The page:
Agronomy and Horticulture Department


Date of this Version



Journal of Virological Methods 189 (2013) 196– 203;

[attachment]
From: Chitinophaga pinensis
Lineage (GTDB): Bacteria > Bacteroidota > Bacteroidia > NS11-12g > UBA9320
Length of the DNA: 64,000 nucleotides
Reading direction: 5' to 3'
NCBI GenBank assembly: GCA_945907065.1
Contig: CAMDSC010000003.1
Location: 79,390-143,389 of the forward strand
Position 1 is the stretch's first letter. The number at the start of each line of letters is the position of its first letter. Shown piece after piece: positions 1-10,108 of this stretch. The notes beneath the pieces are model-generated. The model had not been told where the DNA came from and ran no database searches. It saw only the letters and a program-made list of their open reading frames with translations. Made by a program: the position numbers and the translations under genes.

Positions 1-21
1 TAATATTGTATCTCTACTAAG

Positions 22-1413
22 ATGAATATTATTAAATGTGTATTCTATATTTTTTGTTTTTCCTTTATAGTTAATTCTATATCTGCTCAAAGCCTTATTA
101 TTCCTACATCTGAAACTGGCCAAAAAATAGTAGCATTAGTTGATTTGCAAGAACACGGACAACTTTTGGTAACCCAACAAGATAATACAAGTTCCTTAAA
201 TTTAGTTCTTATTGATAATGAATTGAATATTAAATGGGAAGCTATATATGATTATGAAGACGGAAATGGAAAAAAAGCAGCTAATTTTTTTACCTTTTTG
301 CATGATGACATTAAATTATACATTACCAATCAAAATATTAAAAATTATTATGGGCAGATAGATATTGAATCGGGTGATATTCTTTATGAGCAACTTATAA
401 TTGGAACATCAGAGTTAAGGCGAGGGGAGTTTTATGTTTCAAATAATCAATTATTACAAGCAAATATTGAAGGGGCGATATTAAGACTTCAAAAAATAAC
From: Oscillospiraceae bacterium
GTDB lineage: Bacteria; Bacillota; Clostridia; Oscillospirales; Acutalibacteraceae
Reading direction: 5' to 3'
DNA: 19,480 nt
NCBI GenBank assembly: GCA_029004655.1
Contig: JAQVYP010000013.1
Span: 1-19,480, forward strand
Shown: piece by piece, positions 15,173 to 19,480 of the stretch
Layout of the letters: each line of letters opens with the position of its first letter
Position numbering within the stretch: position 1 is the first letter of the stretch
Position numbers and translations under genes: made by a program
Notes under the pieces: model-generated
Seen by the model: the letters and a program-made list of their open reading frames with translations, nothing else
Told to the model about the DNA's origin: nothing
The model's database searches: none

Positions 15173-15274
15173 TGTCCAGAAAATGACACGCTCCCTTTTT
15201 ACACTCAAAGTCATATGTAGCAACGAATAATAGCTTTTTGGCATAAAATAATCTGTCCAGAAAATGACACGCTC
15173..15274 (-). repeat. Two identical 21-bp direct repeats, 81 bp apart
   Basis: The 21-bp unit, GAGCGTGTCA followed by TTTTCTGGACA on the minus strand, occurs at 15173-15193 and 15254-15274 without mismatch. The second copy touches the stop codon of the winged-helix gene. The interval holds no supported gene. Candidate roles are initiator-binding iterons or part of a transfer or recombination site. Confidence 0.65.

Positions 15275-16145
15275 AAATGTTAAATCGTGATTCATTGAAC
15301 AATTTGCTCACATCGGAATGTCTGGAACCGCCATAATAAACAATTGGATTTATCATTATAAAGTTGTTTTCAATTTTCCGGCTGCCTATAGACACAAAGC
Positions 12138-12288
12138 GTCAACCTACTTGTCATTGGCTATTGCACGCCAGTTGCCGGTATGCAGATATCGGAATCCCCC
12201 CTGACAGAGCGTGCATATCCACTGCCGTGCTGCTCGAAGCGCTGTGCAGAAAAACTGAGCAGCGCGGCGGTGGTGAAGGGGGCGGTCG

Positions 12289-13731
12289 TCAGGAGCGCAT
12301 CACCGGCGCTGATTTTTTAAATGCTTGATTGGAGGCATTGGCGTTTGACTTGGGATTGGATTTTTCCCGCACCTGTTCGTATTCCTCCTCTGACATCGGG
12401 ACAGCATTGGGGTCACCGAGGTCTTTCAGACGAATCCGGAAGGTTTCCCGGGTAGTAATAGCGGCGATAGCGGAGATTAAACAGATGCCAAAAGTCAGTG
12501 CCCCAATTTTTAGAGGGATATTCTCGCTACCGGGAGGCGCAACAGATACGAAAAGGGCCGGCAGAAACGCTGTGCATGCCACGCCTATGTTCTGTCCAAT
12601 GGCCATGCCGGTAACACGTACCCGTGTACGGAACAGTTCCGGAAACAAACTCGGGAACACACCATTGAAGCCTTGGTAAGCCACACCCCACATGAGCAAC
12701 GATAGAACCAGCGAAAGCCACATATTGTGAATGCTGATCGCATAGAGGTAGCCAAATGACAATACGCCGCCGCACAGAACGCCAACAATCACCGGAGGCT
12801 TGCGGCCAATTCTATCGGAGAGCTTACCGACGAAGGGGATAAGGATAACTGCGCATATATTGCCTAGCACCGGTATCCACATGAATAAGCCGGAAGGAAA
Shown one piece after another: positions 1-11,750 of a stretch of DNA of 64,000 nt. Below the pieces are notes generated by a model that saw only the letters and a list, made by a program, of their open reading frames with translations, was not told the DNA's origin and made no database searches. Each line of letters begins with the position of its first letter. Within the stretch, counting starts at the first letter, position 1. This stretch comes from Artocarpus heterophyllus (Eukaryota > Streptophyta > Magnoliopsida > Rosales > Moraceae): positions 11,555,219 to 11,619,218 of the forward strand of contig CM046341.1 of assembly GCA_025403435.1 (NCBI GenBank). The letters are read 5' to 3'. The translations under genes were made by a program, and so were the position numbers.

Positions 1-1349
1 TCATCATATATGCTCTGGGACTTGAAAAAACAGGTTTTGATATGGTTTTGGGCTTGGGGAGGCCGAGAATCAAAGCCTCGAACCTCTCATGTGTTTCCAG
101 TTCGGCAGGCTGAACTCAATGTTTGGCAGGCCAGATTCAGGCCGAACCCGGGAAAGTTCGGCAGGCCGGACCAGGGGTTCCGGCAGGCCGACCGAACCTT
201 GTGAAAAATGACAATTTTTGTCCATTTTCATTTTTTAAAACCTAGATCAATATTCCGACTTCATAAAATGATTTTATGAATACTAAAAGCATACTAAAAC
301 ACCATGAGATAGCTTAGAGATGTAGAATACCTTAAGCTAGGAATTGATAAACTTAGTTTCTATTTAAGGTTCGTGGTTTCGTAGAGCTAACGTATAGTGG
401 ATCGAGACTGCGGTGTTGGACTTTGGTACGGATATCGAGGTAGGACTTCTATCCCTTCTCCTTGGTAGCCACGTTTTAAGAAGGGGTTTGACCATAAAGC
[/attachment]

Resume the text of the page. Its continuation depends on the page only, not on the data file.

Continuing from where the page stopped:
Triticum mosaic virus (TriMV), an economically important virus infecting wheat in the Great Plains region of the USA, is the type species of the Poacevirus genus in the family Potyviridae. Sensitive and high-throughput serology-based detection methods are crucial for the management of TriMV and germplasm screening in wheat breeding programs. In this study, TriMV coat protein (CP) was expressed in Escherichia coli, and polyclonal antibodies were generated against purified soluble native form recombinant CP (rCP) in rabbits. Specificity and sensitivity of resulting antibodies were tested in Western immuno-blot and enzyme-linked immunosorbent assays (ELISA). In direct antigen coating (DAC)-ELISA, antibodies reacted specifically, beyond 1:20,000 dilution with TriMV in crude sap, but not with healthy extracts, and antiserum at a 1:10,000 dilution detected TriMV in crude sap up to 1:4860 dilution. Notably, rabbit anti-TriMV IgG and anti-TriMV IgG-alkaline phosphatase conjugate reacted positively with native virions in crude sap in a double antibody sandwich-ELISA, suggesting that these antibodies can be used as coating antibodies which is crucial for any ‘sandwich’ type of assays. Finally, the recombinant antibodies reacted positively in ELISA with representative TriMV isolates collected from fields, suggesting that antibodies generated against rCP can be used for sensitive, large-scale, and broad-spectrum detection of TriMV.